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Surprised to see this extension installed and visible in the Add-ons window in Firefox this morning. This GitHub issue has a screenshot of what it looks like. There is no link to any documentation or anything like that - the linked Reddit thread appears to be the only source of information on what it does and they figured it out by reverse engineering the addon.

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    The Reddit thread linked in the GitHub issue is interesting:

    There are several scary things about this:

    • Unknown Mozilla developers can distribute addons to users without their permission
    • Mozilla developers can distribute addons to users without their knowledge
    • Mozilla developers themselves don’t realise the consequences of doing this
    • Experiments are not explicitly enabled by users
    • Opening the addons window reverts configuration changes which disable experiments
    • The only way to properly disable this requires fairly arcane knowledge Firefox preferences (lockpref(), which I’d never heard of until today)

    This all gives me a huge lack of confidence in the privacy and security of Firefox.

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      I’m among those who got a shock when looking at my extensions, and found the same reddit thread outside of Lobste.rs. This is pretty bad, and I hope it gathers steam in Mozilla and they release an official statement soon. I’ve completely disabled shield for the time being, and likely will not re-enable.

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        We shouldn’t have to manually disable anything to not have random information sent elsewhere.

        I expect better from the Mozilla Foundation, and consider this a violation of trust.

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          I love what Mozilla has done with Firefox in general, but the past couple of years have been a good reminder that they are still a corporation that has bills to pay.

          This feels pretty similar to my disenchantment with Google growing up. It was always the “company that does good things for everyone” stuff but then I realised that it also… well it also is a corporation with its own business requirements.

          I guess a lot of this is more knock-on effects from societies basically run by market capitalism.

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            I was just talking about this to someone the other day. Remember when in 2000 when Microsoft was evil and Google was the golden boy giving away services and generally just being awesome. Nowadays Google, Facebook, Uber and Amazon are evil, while Microsoft ports parts of bash to WIndows, adds a SSL client and server to WIndows, and gives everyone a free major version OS udpate, even pirates (For a limited time, and admittedly to an version with more telemetry). Has the world gone topsy turvy!?!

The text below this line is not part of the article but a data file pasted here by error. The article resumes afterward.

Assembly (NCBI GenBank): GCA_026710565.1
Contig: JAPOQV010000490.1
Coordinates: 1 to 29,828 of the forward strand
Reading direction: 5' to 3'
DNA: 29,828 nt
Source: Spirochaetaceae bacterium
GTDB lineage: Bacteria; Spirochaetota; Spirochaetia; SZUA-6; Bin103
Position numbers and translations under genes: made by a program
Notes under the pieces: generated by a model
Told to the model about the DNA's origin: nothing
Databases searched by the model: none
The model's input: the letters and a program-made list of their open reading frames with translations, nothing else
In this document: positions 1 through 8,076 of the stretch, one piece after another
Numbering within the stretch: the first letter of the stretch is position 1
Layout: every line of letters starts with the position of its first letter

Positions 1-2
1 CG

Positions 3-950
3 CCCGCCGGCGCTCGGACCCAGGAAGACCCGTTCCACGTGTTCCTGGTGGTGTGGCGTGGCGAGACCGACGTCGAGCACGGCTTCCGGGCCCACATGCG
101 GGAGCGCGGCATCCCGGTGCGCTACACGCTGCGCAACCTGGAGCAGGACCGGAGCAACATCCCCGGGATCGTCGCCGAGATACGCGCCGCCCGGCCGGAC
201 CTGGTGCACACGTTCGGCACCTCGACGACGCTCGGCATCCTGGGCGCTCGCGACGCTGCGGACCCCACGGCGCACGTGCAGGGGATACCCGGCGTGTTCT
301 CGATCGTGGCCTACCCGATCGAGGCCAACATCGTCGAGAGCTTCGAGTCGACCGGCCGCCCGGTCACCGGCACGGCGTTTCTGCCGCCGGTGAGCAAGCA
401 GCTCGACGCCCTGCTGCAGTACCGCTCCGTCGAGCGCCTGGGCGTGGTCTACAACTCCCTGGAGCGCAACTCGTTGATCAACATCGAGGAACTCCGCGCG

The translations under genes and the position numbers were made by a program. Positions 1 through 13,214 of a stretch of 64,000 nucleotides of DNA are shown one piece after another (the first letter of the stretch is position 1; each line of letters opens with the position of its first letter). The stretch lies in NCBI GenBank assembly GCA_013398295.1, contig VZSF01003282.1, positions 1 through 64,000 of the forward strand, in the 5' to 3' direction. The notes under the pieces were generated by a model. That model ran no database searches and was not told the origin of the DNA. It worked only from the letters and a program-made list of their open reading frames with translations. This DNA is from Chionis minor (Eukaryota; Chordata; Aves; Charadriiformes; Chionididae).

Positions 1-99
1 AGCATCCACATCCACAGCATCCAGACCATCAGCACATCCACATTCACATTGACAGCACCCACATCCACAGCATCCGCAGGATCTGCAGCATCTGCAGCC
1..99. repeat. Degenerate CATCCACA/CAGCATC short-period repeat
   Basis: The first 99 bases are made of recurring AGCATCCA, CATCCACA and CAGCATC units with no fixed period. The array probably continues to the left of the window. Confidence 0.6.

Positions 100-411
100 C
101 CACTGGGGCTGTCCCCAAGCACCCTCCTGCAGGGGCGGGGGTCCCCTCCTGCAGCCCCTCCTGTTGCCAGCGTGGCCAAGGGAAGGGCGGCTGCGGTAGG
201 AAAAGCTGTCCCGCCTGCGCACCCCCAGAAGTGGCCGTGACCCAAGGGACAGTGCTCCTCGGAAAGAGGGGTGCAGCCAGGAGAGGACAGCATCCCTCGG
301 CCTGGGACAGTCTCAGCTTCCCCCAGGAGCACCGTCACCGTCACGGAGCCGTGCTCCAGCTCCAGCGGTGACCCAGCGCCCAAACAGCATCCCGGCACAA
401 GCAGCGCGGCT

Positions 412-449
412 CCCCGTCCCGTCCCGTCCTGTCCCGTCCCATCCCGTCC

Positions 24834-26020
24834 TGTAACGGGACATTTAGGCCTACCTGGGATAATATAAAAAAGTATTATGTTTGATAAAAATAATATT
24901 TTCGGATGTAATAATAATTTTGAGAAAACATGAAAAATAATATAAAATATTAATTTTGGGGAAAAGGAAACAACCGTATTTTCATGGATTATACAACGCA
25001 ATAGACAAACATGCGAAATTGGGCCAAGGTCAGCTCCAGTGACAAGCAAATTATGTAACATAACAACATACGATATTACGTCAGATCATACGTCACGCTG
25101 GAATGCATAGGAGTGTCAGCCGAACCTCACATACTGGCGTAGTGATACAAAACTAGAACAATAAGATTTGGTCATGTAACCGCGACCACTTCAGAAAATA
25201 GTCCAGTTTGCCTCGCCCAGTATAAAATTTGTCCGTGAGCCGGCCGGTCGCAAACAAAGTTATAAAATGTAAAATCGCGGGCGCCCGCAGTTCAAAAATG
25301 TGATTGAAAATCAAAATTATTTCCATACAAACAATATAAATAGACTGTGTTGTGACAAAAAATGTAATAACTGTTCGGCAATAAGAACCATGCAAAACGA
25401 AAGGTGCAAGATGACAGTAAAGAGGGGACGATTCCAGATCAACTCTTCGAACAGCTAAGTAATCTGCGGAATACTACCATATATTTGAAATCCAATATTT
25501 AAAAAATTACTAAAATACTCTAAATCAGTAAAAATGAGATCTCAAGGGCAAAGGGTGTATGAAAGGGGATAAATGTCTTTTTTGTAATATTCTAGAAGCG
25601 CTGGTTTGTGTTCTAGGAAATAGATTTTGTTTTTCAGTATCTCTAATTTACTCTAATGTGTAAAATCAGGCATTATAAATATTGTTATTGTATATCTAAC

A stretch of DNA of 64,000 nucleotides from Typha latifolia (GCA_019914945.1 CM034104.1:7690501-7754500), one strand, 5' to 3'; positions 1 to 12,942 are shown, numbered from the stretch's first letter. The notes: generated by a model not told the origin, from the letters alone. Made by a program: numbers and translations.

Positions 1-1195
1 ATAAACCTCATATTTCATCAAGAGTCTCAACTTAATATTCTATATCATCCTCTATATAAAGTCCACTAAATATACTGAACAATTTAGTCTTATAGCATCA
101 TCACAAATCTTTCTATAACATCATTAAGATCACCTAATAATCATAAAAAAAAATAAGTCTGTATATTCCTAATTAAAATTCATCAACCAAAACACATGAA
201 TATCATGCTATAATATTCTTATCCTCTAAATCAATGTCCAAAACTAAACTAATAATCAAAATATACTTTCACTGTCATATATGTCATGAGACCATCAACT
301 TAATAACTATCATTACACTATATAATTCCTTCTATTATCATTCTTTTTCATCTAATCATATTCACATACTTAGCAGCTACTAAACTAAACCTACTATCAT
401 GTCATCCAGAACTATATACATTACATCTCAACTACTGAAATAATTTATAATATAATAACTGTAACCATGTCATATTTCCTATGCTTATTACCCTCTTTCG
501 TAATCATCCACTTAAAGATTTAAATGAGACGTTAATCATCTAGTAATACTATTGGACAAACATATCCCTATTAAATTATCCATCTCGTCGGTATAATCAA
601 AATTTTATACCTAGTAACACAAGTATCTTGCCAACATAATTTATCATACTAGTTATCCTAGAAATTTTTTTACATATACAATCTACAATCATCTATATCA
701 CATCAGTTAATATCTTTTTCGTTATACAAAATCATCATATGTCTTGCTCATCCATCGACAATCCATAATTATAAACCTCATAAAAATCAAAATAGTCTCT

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            There’s a Mozilla Support Thread on this as well.

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              Hey all, some context on this. Shield studies are studies run by Mozilla to try new features in a random population (https://wiki.mozilla.org/Firefox/Shield/Shield_Studies). Here you can get some context on why and how, and it’s possible to see which ones are being executed and which ones are in the queue to be executed in the future (https://wiki.mozilla.org/Firefox/Shield/Shield_Studies/Queue). It’s also important to point that, even if you have the study installed, it doesn’t mean you’re sending data. Those studies usually only send data from 1%-2% of the population.

              Moreover, running this kind of studies is always optional. They can be disabled in about:preferences#privacy, unchecking the “Allow Firefox to install and run studies” checkbox. And it’s also possible to see more information about the studies in about:studies#shieldStudies.

              If you really, really, want to see what data is sent by Firefox (Telemetry data, health data, Shield studies data…), it’s possible to go to about:telemetry and filter by type, see archived pings, and the raw JSON that is sent.

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                There are several main problems with this.

                1. Optional does not mean opt-out, it means opt-in. You want to collect data from loyal Mozilla fans, then by all means give them the ability to turn it ON.

                2. If #1 is unavoidable, don’t be unprofessional and don’t do mysterious things with the power that you grabbed from the opt-out default. “MY REALITY IS DIFFERENT THAN YOURS” is like one of the worst things you can put in the description that loyal unexpecting users will see.

                3. If #2 happens by accident, write an apology and clean up your act. The replies from Mozilla thus far have been “it’s shield studies”. This is so cold and tone-deaf. Tell us what you’re going to do to make it better and make sure we can still trust Firefox!

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                  I agree with you, but tbh, I don’t understand the problem with sharing anonymous data that can help to improve a product you use every day. If users have to give explicit consent to share even the most basic data, Mozilla would never be able to understand how people use Firefox. Don’t misunderstand me, I really care about my privacy and I don’t want my data to be sold or used to show me ads, as other big companies do, but Mozilla’s policy on data privacy (https://www.mozilla.org/en-US/privacy/principles/) is very strict with that.

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                  Also, about:studies shows which studies are ongoing, and a link to prefs to change this.